Daimler reported that earnings declined in the past financial year, mainly due to substantial extraordinary expenses, while unit sales remained at the prior-year level. Daimler sold a total of 3.34 million cars and commercial vehicles, down slightly from fiscal 2018’s mark of 3.35 million. Revenue increased by 3% to €172.7 billion ($195.6 billion) from the fiscal 2018 mark of €167.4 billion ($189.6 billion), and the Daimler Group achieved EBIT of €4.3 billion ($4.87 billion) compared with a fiscal 2018 mark of €11.1 billion ($12.57 billion). Adjusted EBIT reflects the ongoing business and amounted to €10.3 billion ($11.67 billion). Net profit decreased to €2.7 billion ($3.06 billion), down from the fiscal 2018 mark of €7.6 billion ($8.61 billion). Net profit attributable to the shareholders of Daimler amounted to €2.4 billion ($2.72 billion), down from the fiscal 2018 mark of €7.2 billion ($8.15 billion).

As a result of the COVID-19 pandemic, global vehicle markets have suffered a massive slump in recent months. According to Daimler, truck sales fell by 38% to around 150.000 vehicles in the first six months of 2020 as a result of the COVID-19 pandemic and the already weaker market environment, especially in Europe and North America. However, Daimler noted that order intake showed positive signs in recent weeks in almost all key markets. At Daimler Mobility, contract volume on June 30 was 2% lower at about €155 billion ($175.56 billion) compared with June 2019 and based on preliminary figures. Also in China, things are already looking up again, Daimler noted, adding that the negative effects of the first quarter were offset in the second quarter.

Against the backdrop of the worldwide effects of the COVID-19 pandemic, Daimler expects negative adjusted group EBIT and a negative free cash flow in the industrial business in the second quarter. Also, as forecasted in the first quarter, revenue will decrease significantly although the development of revenue in recent weeks, particularly in the passenger car business, gives cause for cautious optimism. The early adjustment of production and the measures introduced to limit costs and expenses had a positive effect on cash flow and liquidity.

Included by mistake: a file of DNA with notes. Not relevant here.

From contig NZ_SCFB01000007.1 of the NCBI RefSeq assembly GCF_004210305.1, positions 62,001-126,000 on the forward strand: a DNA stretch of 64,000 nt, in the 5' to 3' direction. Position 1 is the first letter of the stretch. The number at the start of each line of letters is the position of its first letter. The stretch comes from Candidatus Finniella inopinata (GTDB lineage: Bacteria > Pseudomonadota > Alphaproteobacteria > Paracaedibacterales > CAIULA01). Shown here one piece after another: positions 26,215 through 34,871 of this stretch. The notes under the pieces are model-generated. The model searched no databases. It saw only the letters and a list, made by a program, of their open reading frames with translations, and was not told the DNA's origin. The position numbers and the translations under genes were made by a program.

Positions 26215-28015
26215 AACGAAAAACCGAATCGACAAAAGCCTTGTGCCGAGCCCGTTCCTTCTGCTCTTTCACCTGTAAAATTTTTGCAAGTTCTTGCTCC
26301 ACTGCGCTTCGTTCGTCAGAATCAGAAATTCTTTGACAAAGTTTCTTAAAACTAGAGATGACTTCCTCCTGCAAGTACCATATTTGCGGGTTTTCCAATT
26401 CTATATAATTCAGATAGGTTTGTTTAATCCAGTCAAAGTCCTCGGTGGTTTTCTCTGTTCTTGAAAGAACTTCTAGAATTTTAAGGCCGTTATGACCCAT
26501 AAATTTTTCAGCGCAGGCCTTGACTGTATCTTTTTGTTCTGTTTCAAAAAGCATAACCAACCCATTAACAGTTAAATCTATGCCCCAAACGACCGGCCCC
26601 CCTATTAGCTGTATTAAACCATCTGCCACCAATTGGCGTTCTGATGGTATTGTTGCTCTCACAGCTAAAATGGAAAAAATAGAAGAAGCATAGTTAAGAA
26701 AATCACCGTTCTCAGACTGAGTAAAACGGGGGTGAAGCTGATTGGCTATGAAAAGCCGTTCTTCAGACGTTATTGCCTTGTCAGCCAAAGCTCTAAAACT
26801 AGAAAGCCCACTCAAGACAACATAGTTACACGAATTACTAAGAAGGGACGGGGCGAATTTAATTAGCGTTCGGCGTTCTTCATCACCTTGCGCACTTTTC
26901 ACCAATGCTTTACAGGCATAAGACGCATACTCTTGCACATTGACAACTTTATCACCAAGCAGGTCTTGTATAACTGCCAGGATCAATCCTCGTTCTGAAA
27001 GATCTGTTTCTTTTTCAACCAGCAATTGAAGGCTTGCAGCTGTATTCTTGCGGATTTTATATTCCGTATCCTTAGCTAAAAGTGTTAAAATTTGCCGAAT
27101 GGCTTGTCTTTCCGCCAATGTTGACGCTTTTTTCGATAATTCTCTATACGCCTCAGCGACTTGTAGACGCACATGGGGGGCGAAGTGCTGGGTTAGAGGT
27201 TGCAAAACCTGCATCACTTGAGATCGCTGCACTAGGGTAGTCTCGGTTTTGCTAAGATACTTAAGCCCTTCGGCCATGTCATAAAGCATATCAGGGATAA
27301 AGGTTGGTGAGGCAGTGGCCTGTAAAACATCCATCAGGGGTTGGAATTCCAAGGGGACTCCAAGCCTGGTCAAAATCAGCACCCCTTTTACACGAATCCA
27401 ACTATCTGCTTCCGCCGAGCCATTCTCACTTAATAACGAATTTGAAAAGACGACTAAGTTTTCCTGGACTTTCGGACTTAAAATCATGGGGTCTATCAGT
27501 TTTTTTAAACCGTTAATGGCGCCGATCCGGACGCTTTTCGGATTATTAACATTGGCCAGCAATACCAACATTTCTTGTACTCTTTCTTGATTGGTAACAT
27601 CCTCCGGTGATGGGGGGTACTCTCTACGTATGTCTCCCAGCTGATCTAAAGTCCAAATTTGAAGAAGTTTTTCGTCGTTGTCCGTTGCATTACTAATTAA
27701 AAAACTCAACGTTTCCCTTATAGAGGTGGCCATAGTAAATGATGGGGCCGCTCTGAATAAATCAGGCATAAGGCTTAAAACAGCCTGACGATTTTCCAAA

“The necessary investments in the future can no longer be generated through increased revenue and ‘normal’ efficiency gains. The board of management has therefore adopted a program to improve the cost structure. Cost discipline covers all areas of the company and is an essential prerequisite for a financially successful future,” Bischoff said.

In order to streamline processes and structures and to improve financial strength, Daimler launched a comprehensive initiative across all divisions and the group at the end of 2019.

“Our previous efficiency goals covered the upcoming transformation, but not a global recession. That is why we are further refining our course,” Källenius said.

“What makes me confident: There are plenty of reasons why Daimler can emerge from the current situation stronger than before. That is why we now have to set the right priorities quickly. Daimler’s business model combined with the innovative spirit, expertise and the commitment of its employees has all the prerequisites to take mobility to the next level. The supervisory board is fully aware of the complex tasks facing the board of management and supports all appropriate measures to shape the future successfully,” Bischoff said.

Daimler is a global supplier of cars and a manufacturer of commercial vehicles.